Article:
Pensions – Questions to ask your Adviser
Pensions Update and Top Tips
In the recent UK Budget, George Osborne proposed a significant shake-up of UK pension arrangements, which if introduced, will allow individuals to extract all their pension savings in a lump sum at the point of retirement, subject to their marginal rate of income tax in that year.
Those who require the security of a guaranteed income will still be able to achieve this by purchasing an annuity. If an individual does not want to purchase an annuity, or cash-in their entire pension fund, they can remain invested and access their pension fund over time.
Craig Wallder of Moore Stephens Financial Management has pointed out that although Jersey’s pension legislation is currently under review, liquidating the entire pension fund has been possible for some time using drawdown contract. “Taking an income directly from the pension fund is also available to Jersey residents using a Retirement Annuity Trust Scheme or RATS. RATS allow complete control of a pension fund in the post-retirement phase:
- Income can be drawn from the pension fund as required or remain invested where it may continue to benefit from future investment growth.
- Income withdrawals do not need to commence at the same time the lump sum is drawn.
- Upon death, the remainder of the pension fund can pass to a spouse, or the spouse may continue to take an income from the RATS with the balance passing to the estate when they die”.
Questions You Need to Ask your Pension Adviser
- What qualifications do you hold?
To be able to advise clients, financial advisers must have a qualification at Level 4 or above of the national Qualifications and Credit Framework. Some advisers will also have attained specialist qualifications in pension or investment advice or have obtained Chartered status potentially indicating a higher level of competence over and above the minimum.
- How are you paid for your services?
Following the introduction of the Review of Financial Advice (RFA) in Jersey, commissions have been outlawed for most forms of business. This means that advisers need to charge a fee and this can be based on a range of different methods, the most common being Fixed Fee, Percentage Fee or an Hourly Rate. You need to have a clear understanding of which applies to the business you are transacting and then ask yourself, “Does this seem reasonable for the work being done on my behalf?”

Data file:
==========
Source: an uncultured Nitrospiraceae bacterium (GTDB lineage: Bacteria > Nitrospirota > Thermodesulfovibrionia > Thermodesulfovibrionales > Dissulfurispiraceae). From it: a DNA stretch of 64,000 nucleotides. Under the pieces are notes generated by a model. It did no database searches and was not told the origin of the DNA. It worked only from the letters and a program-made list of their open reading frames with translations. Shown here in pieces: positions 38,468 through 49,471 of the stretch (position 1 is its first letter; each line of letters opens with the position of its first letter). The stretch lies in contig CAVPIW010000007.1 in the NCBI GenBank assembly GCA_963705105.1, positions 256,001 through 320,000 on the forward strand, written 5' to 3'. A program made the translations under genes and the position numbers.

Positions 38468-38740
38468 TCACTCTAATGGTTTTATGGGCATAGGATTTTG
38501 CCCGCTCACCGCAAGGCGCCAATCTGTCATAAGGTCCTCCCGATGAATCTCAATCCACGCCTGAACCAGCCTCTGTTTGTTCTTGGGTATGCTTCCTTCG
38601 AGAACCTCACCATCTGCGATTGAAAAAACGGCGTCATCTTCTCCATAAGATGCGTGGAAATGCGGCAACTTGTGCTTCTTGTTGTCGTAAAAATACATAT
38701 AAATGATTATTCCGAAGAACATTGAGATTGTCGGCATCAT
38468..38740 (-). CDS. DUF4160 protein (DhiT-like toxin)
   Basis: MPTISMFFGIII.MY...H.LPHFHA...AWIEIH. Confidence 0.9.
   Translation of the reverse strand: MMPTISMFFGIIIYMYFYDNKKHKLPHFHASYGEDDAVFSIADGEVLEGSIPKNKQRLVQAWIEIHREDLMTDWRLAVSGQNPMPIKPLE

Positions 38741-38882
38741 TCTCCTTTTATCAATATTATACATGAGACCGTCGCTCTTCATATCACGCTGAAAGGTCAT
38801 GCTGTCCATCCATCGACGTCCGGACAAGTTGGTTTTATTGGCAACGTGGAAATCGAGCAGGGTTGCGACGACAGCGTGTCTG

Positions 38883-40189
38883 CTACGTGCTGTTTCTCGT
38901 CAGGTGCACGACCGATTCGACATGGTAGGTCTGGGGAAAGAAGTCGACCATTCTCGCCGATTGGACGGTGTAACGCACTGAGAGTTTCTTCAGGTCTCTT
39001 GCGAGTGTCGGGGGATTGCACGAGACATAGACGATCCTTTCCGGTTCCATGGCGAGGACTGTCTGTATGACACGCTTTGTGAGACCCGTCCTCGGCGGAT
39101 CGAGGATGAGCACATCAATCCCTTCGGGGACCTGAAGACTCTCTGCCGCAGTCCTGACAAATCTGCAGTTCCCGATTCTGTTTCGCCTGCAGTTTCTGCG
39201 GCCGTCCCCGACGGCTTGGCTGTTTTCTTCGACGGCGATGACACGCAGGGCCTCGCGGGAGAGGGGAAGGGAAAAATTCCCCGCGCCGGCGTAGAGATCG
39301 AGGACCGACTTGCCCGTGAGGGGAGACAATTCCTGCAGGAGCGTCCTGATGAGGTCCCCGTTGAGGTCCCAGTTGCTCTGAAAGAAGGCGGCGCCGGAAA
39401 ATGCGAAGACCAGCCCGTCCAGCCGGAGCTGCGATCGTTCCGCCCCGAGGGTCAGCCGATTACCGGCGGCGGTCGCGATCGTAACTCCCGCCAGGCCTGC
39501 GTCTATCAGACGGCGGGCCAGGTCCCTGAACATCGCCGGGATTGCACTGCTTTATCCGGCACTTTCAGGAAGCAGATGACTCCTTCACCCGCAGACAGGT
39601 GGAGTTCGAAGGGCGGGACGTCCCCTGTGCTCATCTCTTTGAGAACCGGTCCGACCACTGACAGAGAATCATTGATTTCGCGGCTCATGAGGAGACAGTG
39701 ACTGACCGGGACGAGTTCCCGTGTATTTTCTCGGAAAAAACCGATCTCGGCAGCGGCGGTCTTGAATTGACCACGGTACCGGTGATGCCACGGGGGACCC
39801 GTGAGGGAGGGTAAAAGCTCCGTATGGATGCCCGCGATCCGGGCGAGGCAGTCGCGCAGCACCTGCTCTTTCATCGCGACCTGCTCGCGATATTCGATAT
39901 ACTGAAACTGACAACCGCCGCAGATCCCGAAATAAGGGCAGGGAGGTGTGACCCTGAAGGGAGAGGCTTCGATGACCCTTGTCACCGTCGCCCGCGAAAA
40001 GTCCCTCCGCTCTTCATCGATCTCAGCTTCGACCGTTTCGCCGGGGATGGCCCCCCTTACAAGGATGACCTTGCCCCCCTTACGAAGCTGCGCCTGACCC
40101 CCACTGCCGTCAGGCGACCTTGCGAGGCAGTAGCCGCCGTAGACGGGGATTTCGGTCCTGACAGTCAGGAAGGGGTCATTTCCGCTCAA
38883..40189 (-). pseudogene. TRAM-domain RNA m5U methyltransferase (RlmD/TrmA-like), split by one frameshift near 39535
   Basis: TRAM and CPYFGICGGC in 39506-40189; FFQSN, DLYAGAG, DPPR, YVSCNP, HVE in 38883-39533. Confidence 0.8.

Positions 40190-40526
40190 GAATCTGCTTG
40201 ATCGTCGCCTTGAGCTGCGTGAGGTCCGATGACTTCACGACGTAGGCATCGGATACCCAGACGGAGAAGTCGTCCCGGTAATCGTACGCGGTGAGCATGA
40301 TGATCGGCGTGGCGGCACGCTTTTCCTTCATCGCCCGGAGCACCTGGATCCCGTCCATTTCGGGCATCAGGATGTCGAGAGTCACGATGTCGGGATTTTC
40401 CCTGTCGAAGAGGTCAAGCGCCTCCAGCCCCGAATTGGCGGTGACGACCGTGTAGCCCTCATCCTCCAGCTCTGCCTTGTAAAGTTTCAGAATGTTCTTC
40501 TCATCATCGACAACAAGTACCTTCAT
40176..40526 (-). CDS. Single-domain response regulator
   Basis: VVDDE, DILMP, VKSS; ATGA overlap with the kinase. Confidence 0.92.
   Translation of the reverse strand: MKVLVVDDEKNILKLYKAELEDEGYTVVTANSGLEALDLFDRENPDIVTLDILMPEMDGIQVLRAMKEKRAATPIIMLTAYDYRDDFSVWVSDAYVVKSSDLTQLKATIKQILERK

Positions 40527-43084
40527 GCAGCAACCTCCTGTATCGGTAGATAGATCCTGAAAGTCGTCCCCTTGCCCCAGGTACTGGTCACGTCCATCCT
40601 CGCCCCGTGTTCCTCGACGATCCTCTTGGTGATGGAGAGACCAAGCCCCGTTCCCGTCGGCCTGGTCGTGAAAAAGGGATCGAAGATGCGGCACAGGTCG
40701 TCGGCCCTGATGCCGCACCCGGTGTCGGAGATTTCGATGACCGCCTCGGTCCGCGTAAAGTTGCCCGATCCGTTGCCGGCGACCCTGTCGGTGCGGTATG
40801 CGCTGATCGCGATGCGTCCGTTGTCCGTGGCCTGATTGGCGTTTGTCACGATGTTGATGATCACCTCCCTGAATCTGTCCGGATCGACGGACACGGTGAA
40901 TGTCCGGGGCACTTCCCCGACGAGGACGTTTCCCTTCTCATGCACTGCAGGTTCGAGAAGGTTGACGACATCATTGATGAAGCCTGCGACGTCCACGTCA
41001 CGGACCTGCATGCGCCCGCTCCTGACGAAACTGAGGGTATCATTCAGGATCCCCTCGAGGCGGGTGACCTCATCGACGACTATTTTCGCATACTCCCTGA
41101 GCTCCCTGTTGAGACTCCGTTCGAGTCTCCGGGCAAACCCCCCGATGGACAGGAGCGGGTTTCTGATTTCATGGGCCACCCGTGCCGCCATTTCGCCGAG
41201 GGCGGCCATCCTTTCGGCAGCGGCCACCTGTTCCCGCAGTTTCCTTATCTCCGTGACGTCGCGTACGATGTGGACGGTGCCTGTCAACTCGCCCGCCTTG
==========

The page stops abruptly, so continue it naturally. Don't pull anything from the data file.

- Do you charge for the initial consultation?
Usually the clock doesn’t start running until after the first meeting with a financial adviser so you are under no pressure to use them if you’re not impressed or you simply don’t ‘click’.
- What is your typical client profile?
Ensure that your demographic is one the adviser is used to dealing with as different advisers have different target markets. It is important to establish from the outset that the adviser understands your needs and is used to dealing with clients in similar situations.
- How do the services you offer differ from other financial advisers?
What specialisms does the adviser have and what sets them apart from their competitors.
- Are you part of a larger organisation?
Large companies have greater resources they can call on to enhance their overall service proposition and can be more competitive on charges than smaller groups due to economies of scale.
- What ongoing service will I receive from you?
You want to establish a relationship with your adviser so it is important to know how often the adviser will meet with you and how frequently you will get will valuations and updates.
- Do you outsource any aspects of your service to third parties?
Some advisers recognise that the service they provide can actually be enhanced by delegating some aspects of their overall offering to third parties. No one can be an expert at everything, so it is important that the adviser knows, and admits to, their limitations.
- Does your organisation provide any other services?
Banking, accountancy and general insurance may be provided by other parts of the organisation resulting in a more comprehensive overall service offering and be more convenient for clients.
- How do you ensure that the products and services you recommend are suited to my circumstances?
This is part of the Know Your Client (or KYC) requirement under the Law and expect to be asked some quite probing questions about you and your personal circumstances. Be suspicious if the level of questioning appears to be quite superficial since the adviser is unlikely to know enough about you to offer properly tailored advice.
- Do you employ any form of risk profiling?
Risk profiling is also part of KYC and it is a process to assess the level of risk you are prepared to take in the pursuit of your financial goals. Risk tends to be subjective, so various tools, generally involving psychometric questionnaires, have been developed to give an element of objectivity to the process. This will help to ensure that the investments chosen for you fit with your requirements.
- How secure is the information that I provide to you?
You want the assurance that the information you provide is kept completely confidential. Since much of the information you provide will ultimately be held in electronic form, how secure are the servers that it will be kept on and where are they hosted?
Thank you to Moore Stephens for their help in devising these questions